Ex parte GLADFELTER et al. - Page 2

               Appeal No. 1997-0043                                                                                             
               Application 08/071,596                                                                                           

                      We have carefully considered the record before us, and based thereon, find that we cannot                 
               sustain the grounds of rejection of claims 1 through 14 and 23 through 25 under 35 U.S.C.  102 or, in           
               the alternative, under 35 U.S.C.  103 over Joshi et al., and of claims 15 through 22 under 35 U.S.C.           
               103 over Joshi et al. in view of Ogar et al., KAO Corp. or Henkel.2                                              
                      It is well settled that in order to establish a prima facie case of anticipation, each and every          
               element of the claimed invention, arranged as required by the claims, must be found in a single prior art        
               reference, either expressly or under the principles of inherency.  See generally In re King, 801 F.2d            
               1324, 1326, 231 USPQ 136, 138 (Fed. Cir. 1986); Lindemann Maschinenfabrik v. American                            
               Hoist and Derrick, 730 F.2d 1452, 1458, 221 USPQ 481, 485 (Fed. Cir. 1984).  It is also well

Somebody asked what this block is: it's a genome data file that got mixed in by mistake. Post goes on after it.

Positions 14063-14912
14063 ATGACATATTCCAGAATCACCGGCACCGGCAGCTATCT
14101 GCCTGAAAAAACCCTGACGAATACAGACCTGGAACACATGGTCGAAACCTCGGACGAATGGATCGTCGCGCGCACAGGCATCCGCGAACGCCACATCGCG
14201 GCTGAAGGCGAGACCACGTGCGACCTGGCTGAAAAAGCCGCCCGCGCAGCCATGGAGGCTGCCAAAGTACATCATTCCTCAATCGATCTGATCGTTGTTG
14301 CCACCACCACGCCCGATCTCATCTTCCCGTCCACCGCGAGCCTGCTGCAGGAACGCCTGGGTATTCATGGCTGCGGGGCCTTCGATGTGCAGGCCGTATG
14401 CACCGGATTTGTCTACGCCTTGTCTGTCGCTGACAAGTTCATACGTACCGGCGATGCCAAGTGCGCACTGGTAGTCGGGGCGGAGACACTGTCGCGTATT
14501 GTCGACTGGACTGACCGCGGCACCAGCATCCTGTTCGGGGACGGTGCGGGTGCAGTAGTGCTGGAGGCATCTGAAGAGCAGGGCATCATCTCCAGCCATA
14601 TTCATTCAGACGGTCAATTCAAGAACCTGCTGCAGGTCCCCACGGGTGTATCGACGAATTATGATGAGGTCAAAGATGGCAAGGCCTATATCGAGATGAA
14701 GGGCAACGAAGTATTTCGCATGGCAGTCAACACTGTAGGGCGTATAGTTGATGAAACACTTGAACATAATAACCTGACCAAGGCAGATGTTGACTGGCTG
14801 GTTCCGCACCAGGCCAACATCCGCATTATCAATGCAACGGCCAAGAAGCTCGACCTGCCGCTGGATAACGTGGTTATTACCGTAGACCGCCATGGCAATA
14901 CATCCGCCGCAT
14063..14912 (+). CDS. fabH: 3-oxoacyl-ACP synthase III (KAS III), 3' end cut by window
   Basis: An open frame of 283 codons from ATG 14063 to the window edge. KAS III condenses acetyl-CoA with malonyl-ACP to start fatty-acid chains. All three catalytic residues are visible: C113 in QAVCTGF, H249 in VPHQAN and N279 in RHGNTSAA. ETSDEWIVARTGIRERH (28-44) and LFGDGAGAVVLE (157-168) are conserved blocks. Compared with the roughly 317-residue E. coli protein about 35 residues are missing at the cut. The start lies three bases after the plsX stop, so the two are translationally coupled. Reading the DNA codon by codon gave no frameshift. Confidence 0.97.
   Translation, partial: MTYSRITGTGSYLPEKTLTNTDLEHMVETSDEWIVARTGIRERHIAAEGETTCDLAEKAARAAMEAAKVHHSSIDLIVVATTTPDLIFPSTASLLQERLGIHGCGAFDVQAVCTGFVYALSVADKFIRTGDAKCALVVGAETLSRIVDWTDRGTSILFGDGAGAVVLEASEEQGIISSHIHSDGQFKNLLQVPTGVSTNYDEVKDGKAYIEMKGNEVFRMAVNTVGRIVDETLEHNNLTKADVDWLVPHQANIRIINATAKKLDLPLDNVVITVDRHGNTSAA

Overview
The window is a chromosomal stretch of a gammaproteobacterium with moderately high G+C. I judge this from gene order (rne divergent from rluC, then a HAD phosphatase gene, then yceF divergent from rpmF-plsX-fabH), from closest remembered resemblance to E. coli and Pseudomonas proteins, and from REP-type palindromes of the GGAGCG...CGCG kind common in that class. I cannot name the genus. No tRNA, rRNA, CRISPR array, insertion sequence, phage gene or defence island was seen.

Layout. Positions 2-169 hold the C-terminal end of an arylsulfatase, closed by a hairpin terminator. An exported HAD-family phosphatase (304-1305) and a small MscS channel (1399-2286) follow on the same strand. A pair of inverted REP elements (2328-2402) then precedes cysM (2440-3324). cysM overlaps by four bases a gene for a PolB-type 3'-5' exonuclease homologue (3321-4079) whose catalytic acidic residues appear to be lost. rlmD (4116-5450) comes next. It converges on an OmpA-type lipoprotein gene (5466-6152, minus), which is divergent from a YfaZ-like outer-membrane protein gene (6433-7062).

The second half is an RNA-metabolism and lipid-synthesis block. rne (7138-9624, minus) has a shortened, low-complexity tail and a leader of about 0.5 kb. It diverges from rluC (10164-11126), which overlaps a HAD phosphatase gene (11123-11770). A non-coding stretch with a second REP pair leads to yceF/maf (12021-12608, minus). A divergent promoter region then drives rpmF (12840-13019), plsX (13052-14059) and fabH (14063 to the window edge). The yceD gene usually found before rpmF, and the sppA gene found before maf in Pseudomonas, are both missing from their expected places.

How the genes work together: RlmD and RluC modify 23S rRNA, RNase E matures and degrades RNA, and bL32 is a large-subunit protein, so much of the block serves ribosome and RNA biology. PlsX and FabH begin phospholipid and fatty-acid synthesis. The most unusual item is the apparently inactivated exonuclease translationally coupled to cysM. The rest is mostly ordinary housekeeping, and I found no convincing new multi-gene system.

settled that in order to establish a prima facie case of obviousness, “[b]oth the suggestion and the             
               expectation of success must be founded in the prior art, not in applicant’s disclosure.” In re Dow               
               Chemical Co., 837 F.2d 469, 473, 5 USPQ2d 1529, 1531 (Fed. Cir. 1988).  Thus, a prima facie                      
               case of obviousness is established by showing that some objective teaching or suggestion in the applied          
               prior art taken as a whole and/or knowledge generally available to one of ordinary skill in the art would        
               have led that person to the claimed invention as a whole, including each and every limitation of the             
               claims, without recourse to the teachings in appellants’ disclosure.  See generally, In re Oetiker, 977          
               F.2d 1443, 1447-48, 24 USPQ2d 1443, 1446-47 (Fed. Cir. 1992) (Nies, J., concurring); In re                       
               Warner, 379 F.2d 1011, 1014-17, 154 USPQ 173, 176-78 (CCPA 1967).                                                
                      We agree with appellants that the examiner has failed to carry his burden of establishing a prima         
               facie case of anticipation and of obviousness with respect to the claimed invention.  We have                    
               interpreted appealed claim 1 in light of appellants’ specification as it would be interpreted by one of          
               ordinary skill in this art.  See In re Morris, 127 F.3d 1048, 1054-55, 44 USPQ2d 1023, 1027 (Fed.                
               Cir. 1997).  We find that claim 1 specifies a solid system comprising “at least one substantially                
               continuous surface for contact by an aqueous spray” formed by “a first shape comprising an inwardly              
               curved bar . . . having an inner opening spanning between said bar top surface and said bottom surface”          
               and “a second shape comprising an insert . . . [that] is                                                         

               2  The references relied on by the examiner are listed at page 3 of the answer.                                  

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